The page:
I’m a first generation student. This means that I’m the first person in my family to attend a post-secondary institute. Being a first generation (or first gen) student has had its benefits, but it also had many downfalls for me. That’s where the First in the Family Peer-Mentor Program came in.
It’s a U of T mentorship program in which you’re paired with a upper year mentor in your study field (humanities, life sciences, etc.) that you can meet with one-on-one and in group settings, who also happens to be a first generation student. First in the Family also has frequent Friday events that pertain to academic, social, and leadership skills as well as their annual tri-campus conference called Trailblazers.
From February 6 to 10, it’s Mentorship Week at U of T! This is a week dedicated to the 60 mentorship programs across all three campuses. (There are also Thank a Mentor Pop Up booths around campus, so thank a mentor and get a free cookie! Also, if you post your #UofTMentorMoment on Twitter or Instagram, you’ll be entered in a draw to win a TTC metropass.)
The reason I mention First in the Family is because I’m not only a first generation student, but also a mentor with the program. I joined First in the Family during my first week at U of T as a mentee and have been with the program ever since, moving my way up from mentee to mentor-in-training to now an official mentor. Mentorship has been an extremely important part of my university journey, and I literally have no idea what university would be like without it.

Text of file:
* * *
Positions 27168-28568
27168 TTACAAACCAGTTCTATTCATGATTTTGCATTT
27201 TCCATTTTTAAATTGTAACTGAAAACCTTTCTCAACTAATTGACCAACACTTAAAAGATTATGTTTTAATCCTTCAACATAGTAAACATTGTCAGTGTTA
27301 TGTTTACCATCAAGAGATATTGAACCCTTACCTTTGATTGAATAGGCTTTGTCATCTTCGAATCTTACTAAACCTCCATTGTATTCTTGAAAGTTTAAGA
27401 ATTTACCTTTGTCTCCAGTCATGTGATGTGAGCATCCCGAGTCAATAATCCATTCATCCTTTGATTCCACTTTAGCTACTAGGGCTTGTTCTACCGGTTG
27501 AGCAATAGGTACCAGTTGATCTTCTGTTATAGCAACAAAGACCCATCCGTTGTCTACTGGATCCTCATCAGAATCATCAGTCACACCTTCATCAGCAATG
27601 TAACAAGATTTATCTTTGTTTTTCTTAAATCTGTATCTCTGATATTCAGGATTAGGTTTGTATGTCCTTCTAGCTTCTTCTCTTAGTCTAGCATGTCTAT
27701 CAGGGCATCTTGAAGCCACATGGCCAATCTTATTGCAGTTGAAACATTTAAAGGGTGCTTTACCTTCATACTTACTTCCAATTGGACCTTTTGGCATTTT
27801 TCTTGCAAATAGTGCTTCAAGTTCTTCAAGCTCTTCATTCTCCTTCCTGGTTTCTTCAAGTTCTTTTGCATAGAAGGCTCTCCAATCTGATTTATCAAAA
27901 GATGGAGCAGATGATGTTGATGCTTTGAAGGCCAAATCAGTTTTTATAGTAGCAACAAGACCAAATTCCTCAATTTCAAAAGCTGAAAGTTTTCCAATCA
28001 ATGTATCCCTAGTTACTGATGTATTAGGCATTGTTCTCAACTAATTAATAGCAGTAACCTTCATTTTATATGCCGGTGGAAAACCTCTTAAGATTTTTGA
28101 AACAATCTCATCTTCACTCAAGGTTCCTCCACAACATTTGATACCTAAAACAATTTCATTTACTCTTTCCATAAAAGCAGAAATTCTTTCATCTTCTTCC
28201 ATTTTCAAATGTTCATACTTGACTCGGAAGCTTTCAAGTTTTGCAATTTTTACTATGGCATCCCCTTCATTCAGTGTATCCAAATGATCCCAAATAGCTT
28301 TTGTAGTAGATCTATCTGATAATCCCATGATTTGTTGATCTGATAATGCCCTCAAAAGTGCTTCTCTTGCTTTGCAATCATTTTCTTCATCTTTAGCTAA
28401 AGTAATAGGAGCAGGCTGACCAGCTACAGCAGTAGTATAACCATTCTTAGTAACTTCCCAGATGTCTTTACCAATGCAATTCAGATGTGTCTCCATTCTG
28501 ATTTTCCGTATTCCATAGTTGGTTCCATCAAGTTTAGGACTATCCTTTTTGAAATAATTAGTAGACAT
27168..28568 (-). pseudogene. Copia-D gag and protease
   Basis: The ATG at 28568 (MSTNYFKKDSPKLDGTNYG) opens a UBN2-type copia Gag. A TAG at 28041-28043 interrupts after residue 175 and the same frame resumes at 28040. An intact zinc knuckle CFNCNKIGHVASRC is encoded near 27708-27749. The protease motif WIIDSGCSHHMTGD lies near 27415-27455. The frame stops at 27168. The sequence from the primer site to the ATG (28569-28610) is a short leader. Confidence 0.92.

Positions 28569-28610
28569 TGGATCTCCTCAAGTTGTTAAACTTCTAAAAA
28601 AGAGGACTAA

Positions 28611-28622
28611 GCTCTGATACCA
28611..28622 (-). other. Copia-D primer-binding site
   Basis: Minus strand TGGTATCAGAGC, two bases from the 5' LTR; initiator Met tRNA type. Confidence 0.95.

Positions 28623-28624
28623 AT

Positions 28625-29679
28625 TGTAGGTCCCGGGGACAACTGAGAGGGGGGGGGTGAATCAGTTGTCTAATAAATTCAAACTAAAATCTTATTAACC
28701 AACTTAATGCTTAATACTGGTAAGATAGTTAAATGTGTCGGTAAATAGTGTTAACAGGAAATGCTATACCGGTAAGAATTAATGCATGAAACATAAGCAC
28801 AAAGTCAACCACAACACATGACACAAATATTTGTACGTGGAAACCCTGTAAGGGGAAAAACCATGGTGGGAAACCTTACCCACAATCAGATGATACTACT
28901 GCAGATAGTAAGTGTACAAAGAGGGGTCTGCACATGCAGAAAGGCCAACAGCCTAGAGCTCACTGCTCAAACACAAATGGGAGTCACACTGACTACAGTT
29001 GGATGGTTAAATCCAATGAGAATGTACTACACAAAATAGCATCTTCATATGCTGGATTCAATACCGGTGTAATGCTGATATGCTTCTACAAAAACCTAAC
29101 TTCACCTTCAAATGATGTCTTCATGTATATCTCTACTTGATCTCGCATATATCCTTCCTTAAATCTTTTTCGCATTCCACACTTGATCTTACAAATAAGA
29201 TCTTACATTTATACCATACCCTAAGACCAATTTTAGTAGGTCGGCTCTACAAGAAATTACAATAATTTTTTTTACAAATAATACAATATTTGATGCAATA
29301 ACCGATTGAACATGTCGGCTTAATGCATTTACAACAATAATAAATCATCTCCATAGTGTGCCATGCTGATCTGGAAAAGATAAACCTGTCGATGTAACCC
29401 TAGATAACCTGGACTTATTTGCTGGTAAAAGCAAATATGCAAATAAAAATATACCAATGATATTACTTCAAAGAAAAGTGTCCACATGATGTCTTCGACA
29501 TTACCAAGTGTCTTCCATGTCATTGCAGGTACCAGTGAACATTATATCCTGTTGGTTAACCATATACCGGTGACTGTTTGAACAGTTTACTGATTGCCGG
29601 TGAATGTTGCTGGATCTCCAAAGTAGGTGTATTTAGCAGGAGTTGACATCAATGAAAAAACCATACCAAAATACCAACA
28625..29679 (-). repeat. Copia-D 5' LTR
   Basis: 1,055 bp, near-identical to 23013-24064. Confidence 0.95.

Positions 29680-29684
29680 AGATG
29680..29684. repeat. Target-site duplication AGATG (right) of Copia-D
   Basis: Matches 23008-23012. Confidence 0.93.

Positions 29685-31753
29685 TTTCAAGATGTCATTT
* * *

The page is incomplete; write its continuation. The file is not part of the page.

I’ve had the opportunity to meet and also work with an incredible community of people, who each bring something unique and exciting to the program. Mentorship is significant to me because it creates a community. It has helped me to grow as a person, develop all of my skills, and get involved at U of T. As a peer mentor, I mentor students in their first and second years, and attempt to give them advice about being a U of T student and resources that they may not know about.
Being a first generation student has its unique challenges: for example, when I went to orientation in first year, I was asked what I was going to specialize, major, or minor in. The only problem was that I had no idea what that meant…so I just responded that I was going to study English. I was completely unfamiliar with the university experience, didn’t know that most work is done outside of lecture and/or tutorial time, and that my time management skills were going to go out the window. I had no one to turn to at home or friends that could help me.
That’s why my mentor was so helpful for me. I was able to learn about the real U of T experience, and gain some skills of my own. Now that I’m a mentor, I try to do my best to make my mentees’ experiences at U of T as problem-free as possible. Being a mentor has been one of my favourite experiences that I’ll take away from my years at university because I love helping others.
Mentorship is an opportunity to connect with alumni, employers, faculty, and other students! The Mentorship Database is a fantastic resource if you’re looking to join a mentorship program. I promise you won’t regret the experience. First in the Family has been such an influential part of my university journey, and I am thankful for the first generation community that it has created on campus.